Staying Alive As A Trader
Jeffrey Owen Katz
by Jayanthi Gopalakrishnan
Jeffrey Owen Katz is a professional trader and consultant specializing in predictive modeling and forecasting. He is president and founder of Scientific Consultant Services, a company focused on the development of sophisticated artificial intelligence (neural networks and genetic algorithms) software, primarily for application in the financial markets. He was first to develop a commercial neural network forecasting package for the Standard & Poor's 500 (NexTurn, released in 1989). He introduced the first 32-bit neural network development tool (N-Train). He was the first to make artificial intelligence technology accessible to TradeStation users through such products as TradeNet and TS-Evolve. He was also the first to publish a paper on genetically evolving rule-based trading systems. He has published a number of articles in a diverse selection of professional journals, trade publications, anthologies, and also coauthored (with Donna L. McCormick) several books.
STOCKS & COMMODITIES Editor Jayanthi Gopalakrishnan interviewed Katz via telephone on November 10, 2005.
One of the secrets to staying alive as a trader: Don't try to trade big. Trade small, but frequently.
How did you get interested in the financial markets?
Back in the 1970s, I used to dabble in stocks, and at that time, William O'Neil was publishing Daily Charts. I would go over those charts and visually backtest different kinds of systems. I found one pattern where there would be a very low-volume, low-liquidity stock -- usually an oil stock -- and you'd see a spike in volume and prices would start going up slightly instead of just staying flat. That would be a good breakout-type signal for buying. In those days, breakout systems worked well. I was hooked!
I was only sporadically involved in the markets until about 1986, when the personal computer came along and I got more involved. CompuServe got started about then, and using it you could download actual data, so I started putting together databases and trying to implement in Fortran the same kind of system I used with Daily Charts. By then, though, the breakout system had stopped working as well in stocks. Stock prices moved too suddenly; by the time there was a breakout, it was already too late to get into a profitable trade.
What was the difference?
In the early days, before the advent of low-cost, high-speed computers, breakouts would occur and people would see them and jump in, but slowly. Or the rumor mill and tip sheets would pick up on a stock, triggering a slow in-flow in the following weeks. Markets were slower and less efficient in those days, which gave you time to jump on a trend. By the time I started playing with the markets using computers in 1986, things had sped up, with information being disseminated faster than ever. When a stock moved, it moved fast, with no tradable follow-through.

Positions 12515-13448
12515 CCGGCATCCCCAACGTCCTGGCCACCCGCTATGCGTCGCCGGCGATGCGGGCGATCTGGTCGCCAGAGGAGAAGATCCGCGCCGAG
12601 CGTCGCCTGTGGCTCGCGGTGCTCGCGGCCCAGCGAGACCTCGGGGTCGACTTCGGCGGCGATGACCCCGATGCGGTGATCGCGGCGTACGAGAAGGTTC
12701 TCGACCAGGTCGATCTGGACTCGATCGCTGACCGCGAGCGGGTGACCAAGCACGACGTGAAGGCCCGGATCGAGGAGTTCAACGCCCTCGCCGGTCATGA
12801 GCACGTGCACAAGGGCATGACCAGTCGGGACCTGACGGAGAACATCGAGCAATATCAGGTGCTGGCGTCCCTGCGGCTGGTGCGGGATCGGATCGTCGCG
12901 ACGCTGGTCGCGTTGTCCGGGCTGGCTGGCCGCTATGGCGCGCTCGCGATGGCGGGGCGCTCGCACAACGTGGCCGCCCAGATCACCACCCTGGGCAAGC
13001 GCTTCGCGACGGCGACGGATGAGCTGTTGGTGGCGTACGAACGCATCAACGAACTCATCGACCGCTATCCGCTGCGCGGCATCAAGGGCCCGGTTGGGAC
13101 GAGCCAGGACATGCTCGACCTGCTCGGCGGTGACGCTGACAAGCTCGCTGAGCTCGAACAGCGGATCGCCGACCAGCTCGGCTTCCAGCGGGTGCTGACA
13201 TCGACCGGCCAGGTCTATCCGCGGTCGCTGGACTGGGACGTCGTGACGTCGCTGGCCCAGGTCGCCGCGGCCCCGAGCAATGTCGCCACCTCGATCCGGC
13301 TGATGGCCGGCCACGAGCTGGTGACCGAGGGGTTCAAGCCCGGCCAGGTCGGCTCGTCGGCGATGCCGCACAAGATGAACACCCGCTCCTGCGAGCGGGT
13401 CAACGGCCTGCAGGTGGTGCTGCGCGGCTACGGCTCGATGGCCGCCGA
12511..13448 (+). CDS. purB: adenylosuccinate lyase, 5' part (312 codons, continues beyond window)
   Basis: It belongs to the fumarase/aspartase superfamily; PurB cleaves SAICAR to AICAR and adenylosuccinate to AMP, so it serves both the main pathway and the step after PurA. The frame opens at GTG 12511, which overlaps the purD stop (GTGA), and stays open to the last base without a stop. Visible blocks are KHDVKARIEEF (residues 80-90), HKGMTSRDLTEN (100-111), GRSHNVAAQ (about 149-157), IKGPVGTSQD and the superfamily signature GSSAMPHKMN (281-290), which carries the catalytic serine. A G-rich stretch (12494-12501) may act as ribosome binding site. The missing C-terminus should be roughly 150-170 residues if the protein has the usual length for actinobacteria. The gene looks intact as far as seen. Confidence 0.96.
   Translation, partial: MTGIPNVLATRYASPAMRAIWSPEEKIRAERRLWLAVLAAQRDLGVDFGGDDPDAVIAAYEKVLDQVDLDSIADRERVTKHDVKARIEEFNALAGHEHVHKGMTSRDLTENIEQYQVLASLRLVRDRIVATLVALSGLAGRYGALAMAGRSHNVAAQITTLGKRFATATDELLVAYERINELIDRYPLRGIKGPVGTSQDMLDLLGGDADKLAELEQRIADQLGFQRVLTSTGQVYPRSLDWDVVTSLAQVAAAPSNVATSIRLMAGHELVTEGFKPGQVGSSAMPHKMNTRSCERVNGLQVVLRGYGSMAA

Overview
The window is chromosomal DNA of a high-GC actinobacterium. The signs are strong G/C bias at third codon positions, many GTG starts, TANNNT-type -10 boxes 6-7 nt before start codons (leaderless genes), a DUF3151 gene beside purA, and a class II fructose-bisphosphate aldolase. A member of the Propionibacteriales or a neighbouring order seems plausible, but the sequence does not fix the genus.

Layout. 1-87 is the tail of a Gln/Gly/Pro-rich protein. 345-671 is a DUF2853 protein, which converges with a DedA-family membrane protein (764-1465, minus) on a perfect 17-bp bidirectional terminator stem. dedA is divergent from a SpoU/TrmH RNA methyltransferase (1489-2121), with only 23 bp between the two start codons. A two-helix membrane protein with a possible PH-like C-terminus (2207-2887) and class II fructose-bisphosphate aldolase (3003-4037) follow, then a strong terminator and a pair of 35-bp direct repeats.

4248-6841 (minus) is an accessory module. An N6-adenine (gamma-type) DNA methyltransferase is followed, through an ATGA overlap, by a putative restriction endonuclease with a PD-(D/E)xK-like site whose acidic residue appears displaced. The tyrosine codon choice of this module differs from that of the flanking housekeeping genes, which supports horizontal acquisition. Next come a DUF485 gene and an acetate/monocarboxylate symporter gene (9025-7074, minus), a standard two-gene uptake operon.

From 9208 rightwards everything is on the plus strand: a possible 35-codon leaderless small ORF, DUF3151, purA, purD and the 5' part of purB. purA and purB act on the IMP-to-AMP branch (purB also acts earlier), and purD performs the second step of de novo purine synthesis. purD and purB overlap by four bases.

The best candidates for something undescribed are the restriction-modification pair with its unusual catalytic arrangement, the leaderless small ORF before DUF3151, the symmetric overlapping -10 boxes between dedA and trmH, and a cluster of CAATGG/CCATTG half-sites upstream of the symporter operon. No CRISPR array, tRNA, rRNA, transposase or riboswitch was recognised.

So things changed a bit.
Yes. Part of that was the 1987 crash, which scared a lot of the public out of the markets. More of the institutions were in because they had computers and could respond quickly. I switched over to the OEX and built systems for that. That's when I started getting into finance and mathematics and developing sophisticated trading systems using neural network pattern recognition, genetic algorithms, and all kinds of other techniques.
I traded the OEX on and off, but at that point, the options were spongy and the market makers took advantage of you. I eventually switched to the S&P futures, which I thought were a much fairer market. I started playing the S&P, which didn't have as many of those kinds of problems. I stuck with that through 1997 when I had fully automated daytrading systems. I had problems with brokers at that time. They did not like handling limit orders; I would be put on indefinite hold while I waited for feedback regarding fills.
You must have been relieved when electronic trading came on the scene.
Yes! It made it possible to correctly trade the kinds of systems I do. Since Globex came online, I've been trading the ES and NQ. I have also traded the QQQQ. I use Interactive Brokers, which has a programmer's API that makes it easy to attach your own software. That's how I trade now. I have one system that gives me the signal directions, and another that allows me to semi-automatically work the market.
...Continued in the January 2006 issue of Technical Analysis of STOCKS & COMMODITIES
Excerpted from an article originally published in the January 2006 issue of Technical Analysis of STOCKS & COMMODITIES magazine. All rights reserved. © Copyright 2005, Technical Analysis, Inc.
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